Weed control is crucial in the early years. Make sure the ground is completely free of weeds prior to planting. If you have a lot of weed seeds in the topsoil it may be best to plant the trees within a small square of biodegradable weed mat (such as Jutemat). Protect the young plants with a plastic tree guard sleeve supported by 3 stakes or a reusable wire frame. This allows spraying of glyphosate weed killer using a stripper dome sprayer which is mounted on an ATV (farm bike - causes less soil compaction than a tractor). Stripper domes are generally 60cm wide so a run up each side of the tree line results in a 120cm bare centre strip. The inter-row can simply be slashed - maintaining some green cover on this zone is advantageous in terms of beneficial biology, erosion control and avoiding nutrient run-off and excessive evaporation. A side throw mower is ideal as throwing the grass and weed trimmings up onto the bare strip in the centre of the mound will act as a mulch - conserving moisture and inhibiting weed seed germination.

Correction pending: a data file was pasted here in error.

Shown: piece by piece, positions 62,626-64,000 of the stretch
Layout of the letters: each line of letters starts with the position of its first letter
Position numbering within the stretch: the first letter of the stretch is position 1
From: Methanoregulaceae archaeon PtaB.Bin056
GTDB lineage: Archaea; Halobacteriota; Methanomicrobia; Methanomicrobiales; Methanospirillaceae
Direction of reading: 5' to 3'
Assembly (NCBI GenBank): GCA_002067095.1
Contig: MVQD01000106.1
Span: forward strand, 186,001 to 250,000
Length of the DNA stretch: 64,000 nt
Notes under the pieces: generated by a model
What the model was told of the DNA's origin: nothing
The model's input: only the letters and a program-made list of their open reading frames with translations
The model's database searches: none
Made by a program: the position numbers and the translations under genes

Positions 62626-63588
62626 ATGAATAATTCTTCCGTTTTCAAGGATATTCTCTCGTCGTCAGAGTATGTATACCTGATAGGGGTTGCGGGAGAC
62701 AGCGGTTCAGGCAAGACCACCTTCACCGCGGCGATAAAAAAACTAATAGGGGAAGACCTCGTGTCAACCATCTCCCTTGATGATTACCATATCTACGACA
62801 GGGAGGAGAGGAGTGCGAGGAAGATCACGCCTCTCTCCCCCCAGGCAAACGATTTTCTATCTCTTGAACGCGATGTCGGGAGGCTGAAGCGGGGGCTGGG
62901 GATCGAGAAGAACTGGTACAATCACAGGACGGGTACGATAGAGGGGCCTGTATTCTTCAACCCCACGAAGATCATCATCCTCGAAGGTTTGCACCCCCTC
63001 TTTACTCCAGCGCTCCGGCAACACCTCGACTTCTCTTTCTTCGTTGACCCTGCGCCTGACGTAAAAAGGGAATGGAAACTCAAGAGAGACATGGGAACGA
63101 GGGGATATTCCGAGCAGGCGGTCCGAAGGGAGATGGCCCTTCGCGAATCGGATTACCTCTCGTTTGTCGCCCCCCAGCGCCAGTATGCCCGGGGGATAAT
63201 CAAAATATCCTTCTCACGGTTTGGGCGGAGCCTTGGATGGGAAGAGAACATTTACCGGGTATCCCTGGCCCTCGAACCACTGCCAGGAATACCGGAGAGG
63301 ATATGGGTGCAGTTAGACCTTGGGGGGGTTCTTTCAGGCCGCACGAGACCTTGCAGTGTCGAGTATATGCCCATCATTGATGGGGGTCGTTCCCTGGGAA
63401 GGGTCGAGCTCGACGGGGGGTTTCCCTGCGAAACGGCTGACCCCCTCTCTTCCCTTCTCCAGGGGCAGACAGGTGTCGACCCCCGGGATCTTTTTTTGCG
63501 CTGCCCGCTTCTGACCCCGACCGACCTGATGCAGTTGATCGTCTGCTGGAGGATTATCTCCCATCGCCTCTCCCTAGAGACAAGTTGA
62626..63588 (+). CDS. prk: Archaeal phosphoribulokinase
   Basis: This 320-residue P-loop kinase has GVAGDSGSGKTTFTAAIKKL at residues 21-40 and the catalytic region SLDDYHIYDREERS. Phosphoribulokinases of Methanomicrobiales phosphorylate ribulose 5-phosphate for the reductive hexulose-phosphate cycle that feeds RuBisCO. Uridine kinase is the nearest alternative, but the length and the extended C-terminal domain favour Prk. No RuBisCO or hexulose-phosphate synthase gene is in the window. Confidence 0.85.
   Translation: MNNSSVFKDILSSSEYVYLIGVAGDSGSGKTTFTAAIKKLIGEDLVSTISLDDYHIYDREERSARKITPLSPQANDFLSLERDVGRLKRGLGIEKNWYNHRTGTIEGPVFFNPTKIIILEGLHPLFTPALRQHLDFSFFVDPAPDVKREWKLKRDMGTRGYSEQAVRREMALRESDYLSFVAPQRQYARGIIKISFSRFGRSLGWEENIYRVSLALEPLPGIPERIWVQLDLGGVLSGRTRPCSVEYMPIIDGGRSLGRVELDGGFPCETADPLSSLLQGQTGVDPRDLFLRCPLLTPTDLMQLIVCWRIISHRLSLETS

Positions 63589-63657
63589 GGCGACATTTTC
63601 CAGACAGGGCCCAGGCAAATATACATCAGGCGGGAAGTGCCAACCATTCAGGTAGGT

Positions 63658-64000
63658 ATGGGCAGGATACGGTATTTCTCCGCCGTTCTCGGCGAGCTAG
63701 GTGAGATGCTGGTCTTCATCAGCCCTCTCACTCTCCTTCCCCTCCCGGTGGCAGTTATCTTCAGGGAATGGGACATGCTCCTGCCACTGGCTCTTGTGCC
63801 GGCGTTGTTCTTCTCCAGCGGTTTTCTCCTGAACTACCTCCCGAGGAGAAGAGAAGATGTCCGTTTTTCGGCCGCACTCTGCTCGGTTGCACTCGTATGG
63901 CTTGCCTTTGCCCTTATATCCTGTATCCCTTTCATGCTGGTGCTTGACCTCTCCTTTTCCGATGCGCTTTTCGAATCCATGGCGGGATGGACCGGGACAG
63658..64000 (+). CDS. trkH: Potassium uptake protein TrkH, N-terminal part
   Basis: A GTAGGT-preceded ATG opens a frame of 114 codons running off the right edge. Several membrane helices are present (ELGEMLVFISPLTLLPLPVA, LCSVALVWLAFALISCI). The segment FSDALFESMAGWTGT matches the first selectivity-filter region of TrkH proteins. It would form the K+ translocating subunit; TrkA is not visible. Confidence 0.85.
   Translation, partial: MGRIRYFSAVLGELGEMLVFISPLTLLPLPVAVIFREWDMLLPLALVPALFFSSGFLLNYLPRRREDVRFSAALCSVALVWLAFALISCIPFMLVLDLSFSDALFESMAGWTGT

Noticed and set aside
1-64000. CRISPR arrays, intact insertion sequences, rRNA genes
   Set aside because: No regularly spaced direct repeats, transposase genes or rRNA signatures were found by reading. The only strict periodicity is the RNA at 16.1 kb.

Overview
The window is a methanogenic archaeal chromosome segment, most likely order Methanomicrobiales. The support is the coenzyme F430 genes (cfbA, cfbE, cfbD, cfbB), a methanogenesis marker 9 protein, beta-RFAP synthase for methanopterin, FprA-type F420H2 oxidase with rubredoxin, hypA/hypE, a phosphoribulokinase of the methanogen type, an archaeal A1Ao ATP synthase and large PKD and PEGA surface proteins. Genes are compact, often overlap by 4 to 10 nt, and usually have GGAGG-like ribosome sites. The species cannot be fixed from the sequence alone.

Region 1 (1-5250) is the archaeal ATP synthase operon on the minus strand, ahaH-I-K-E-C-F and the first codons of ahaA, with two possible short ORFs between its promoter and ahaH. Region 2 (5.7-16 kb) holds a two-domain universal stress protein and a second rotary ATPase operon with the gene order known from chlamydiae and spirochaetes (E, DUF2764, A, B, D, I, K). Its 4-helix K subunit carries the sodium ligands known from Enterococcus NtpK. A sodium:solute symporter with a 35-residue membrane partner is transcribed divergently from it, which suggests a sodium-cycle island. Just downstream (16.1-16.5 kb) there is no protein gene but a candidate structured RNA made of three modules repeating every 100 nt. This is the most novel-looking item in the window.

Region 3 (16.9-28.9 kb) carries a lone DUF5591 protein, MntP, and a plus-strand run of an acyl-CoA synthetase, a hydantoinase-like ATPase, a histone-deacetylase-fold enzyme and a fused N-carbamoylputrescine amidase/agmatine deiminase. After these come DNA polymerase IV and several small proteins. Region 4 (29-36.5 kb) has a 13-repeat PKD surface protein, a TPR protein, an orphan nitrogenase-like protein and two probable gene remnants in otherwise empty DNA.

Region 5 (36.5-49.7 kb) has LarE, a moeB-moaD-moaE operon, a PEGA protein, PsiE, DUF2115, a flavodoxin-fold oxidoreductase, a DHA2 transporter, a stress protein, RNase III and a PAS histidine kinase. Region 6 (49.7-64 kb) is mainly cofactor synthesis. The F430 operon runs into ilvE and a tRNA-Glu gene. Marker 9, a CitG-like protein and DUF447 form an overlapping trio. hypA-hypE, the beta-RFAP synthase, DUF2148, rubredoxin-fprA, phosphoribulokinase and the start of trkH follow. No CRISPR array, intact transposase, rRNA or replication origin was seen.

Protection from severe wind is advantageous and can be provided by a windbreak of fast growing trees such as Virgilia, Tagasaste or Willow (which are all useful fodder trees) or maybe some other fast growing timber tree such as an Acacia or Eucalyptus - just make sure you leave at least a 12 metre gap between Eucalyptus trees and Paulownias or the Eucalyptus will inhibit the Paulownias' growth.

© 2000 - 2010 James S. Lawrence

You will find more detailed "How to" information in the Data Sheets, Technical Bulletins and Sales Support PDFs available on the main Paulownia Information page. In particular, for commercial plantation establishment information see Techincal Bulletin # 1 (PDF).